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Lazy functors

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(definition of Identity)
(Cite a paper for Traversable laws)
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f <*> pure x == pure ($x) <*> f
 
f <*> pure x == pure ($x) <*> f
   
-- there are no laws mentioned in the Traversable documentation,
 
-- but I find the following one natural enough
 
 
sequenceA (fmap Identity x) = Identity x
 
sequenceA (fmap Identity x) = Identity x
 
</haskell>
 
</haskell>
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However, this shall not suggest,
 
However, this shall not suggest,
 
that using strict record fields is generally prefered
 
that using strict record fields is generally prefered
  +
  +
== See also ==
  +
  +
* For laws of Traversable see [http://www.cs.ox.ac.uk/jeremy.gibbons/publications/iterator.pdf The Essence of the Iterator Pattern] by Jeremy Gibbons and Bruno C. d. S. Oliveira, Section 5.2 "Sequential composition of traversals"
   
 
[[Category:FAQ]]
 
[[Category:FAQ]]

Revision as of 15:27, 5 June 2011

1 Question

I have a data type like

data Pair a = Pair a a
Shall I define
Functor
and related instances

with lazy pattern matching or with strict pattern matching?

That is, shall I define

instance Functor Pair where
   fmap f ~(Pair a b) = Pair (f a) (f b)
 
instance Applicative Pair where
   pure a = Pair a a
   ~(Pair fa fb) <*> ~(Pair a b) = Pair (fa a) (fb b)
 
instance Fold.Foldable Pair where
   foldMap = Trav.foldMapDefault
 
instance Trav.Traversable Pair where
   sequenceA ~(Pair a b) = liftA2 Pair a b

or shall I define

instance Functor Pair where
   fmap f (Pair a b) = Pair (f a) (f b)
 
instance Applicative Pair where
   pure a = Pair a a
   (Pair fa fb) <*> (Pair a b) = Pair (fa a) (fb b)
 
instance Fold.Foldable Pair where
   foldMap = Trav.foldMapDefault
 
instance Trav.Traversable Pair where
   sequenceA (Pair a b) = liftA2 Pair a b

?

2 Answer

We can deduce the answers from the following laws applied to undefined values.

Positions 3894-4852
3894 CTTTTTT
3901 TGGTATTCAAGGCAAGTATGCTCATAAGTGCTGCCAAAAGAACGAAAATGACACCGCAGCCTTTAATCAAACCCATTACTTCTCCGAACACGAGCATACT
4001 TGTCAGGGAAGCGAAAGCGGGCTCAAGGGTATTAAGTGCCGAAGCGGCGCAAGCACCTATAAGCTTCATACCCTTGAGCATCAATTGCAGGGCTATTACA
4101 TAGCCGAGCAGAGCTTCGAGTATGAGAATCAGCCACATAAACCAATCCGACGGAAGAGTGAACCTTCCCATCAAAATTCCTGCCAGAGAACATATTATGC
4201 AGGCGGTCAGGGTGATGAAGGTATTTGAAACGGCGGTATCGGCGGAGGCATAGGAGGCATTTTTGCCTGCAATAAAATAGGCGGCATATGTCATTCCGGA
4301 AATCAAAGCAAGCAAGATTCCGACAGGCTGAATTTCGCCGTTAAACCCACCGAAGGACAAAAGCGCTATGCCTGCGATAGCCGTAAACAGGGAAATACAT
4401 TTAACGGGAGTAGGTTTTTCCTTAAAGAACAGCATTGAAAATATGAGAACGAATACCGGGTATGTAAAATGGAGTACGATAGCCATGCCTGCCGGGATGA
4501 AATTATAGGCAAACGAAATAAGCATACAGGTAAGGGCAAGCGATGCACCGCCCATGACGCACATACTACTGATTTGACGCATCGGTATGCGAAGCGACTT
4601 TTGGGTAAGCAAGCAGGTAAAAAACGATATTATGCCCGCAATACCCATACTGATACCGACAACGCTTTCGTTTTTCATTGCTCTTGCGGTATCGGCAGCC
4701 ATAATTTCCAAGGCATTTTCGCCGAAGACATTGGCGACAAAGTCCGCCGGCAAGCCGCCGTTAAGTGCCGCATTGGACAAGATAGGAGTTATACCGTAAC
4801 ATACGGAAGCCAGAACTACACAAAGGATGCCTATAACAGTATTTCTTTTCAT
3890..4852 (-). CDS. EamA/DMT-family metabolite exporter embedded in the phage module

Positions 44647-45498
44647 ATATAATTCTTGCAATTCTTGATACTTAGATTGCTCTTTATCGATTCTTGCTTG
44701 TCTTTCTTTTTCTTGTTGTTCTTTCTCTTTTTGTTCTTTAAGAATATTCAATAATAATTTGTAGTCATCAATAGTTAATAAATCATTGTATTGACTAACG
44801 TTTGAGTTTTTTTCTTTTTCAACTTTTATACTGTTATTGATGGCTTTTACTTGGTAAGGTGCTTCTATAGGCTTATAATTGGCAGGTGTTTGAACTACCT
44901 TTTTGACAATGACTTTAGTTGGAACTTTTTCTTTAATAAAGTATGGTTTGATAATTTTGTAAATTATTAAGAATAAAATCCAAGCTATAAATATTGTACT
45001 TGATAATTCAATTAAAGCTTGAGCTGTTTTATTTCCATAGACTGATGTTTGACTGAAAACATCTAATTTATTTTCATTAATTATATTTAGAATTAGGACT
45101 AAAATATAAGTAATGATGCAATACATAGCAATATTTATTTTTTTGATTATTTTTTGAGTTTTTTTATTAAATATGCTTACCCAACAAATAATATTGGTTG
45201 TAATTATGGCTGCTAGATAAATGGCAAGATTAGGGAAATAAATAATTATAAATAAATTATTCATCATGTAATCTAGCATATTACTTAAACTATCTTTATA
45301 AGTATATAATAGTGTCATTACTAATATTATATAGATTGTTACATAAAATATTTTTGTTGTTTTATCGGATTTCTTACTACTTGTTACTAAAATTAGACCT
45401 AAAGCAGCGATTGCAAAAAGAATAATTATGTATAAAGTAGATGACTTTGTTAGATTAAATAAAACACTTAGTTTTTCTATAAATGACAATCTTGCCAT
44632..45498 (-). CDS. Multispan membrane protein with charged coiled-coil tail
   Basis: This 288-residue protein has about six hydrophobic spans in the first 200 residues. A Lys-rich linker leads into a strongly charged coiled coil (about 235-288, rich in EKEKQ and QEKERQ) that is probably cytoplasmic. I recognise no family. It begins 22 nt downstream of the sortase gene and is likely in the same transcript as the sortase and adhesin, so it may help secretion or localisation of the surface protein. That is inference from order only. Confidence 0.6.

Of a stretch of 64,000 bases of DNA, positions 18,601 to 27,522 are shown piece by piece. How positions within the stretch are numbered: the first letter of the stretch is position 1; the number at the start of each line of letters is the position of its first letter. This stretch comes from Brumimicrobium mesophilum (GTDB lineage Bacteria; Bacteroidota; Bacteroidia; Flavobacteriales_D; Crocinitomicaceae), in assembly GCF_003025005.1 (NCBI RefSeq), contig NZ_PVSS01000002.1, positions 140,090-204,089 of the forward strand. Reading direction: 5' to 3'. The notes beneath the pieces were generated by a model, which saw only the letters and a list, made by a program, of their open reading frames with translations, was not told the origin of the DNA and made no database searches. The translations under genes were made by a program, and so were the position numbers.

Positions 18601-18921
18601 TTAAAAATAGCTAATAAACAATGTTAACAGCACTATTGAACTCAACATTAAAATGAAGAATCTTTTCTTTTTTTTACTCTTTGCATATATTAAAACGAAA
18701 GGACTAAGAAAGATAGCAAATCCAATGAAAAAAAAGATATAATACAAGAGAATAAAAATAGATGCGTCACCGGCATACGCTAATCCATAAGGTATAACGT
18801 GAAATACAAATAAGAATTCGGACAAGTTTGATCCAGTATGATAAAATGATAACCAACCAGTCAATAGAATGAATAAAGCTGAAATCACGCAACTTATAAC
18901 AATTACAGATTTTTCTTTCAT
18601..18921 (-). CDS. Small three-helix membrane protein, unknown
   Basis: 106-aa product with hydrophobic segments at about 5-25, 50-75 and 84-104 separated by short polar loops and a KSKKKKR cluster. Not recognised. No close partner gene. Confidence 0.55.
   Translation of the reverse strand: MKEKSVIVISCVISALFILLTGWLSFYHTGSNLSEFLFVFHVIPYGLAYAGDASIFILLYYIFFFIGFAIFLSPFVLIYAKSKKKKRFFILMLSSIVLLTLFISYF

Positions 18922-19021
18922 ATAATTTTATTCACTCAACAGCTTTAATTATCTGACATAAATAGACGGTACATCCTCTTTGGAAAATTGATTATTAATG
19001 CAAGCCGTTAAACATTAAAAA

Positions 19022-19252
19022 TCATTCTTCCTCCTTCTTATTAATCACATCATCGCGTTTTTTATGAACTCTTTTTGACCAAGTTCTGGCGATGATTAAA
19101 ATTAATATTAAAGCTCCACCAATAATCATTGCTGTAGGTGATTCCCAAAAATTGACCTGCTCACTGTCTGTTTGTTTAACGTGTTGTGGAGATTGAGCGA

import Control.Monad.Identity (Identity(Identity))
 
fmap id x  ==  x
 
pure id <*> x  ==  x
f <*> pure x  ==  pure ($x) <*> f
 
sequenceA (fmap Identity x) = Identity x


With the first definitions with lazy matching the laws are violated:

fmap id undefined  ==  Pair undefined undefined
 
-- because of laziness in the second operand of <*> we get:
pure id <*> undefined  ==  Pair undefined undefined
 
-- if the second operand is matched strictly, and the first one lazily,
-- then we get:
undefined <*> pure undefined  ==  Pair undefined undefined
pure ($ undefined) <*> undefined  ==  undefined
 
-- given that fmap matches strict now, since lazy matching is incorrect
sequenceA (fmap Identity undefined)  ==  Identity (Pair undefined undefined)

In contrast to that the strict pattern matching is correct in this respect:

fmap id undefined  ==  undefined
pure id <*> undefined  ==  undefined
undefined <*> pure undefined  ==  undefined
pure ($ undefined) <*> undefined  ==  undefined
sequenceA (fmap Identity undefined) = Identity undefined

It is a good idea to comply with these laws since they minimize the surprise of the users of your data type, including yourself.


If you use strict record fields (denoted with
!
) then there is no
(Pair undefined undefined)
, only
undefined
.

That is, in this case the laws would hold independent of the mode of pattern matching. However, this shall not suggest, that using strict record fields is generally prefered

3 See also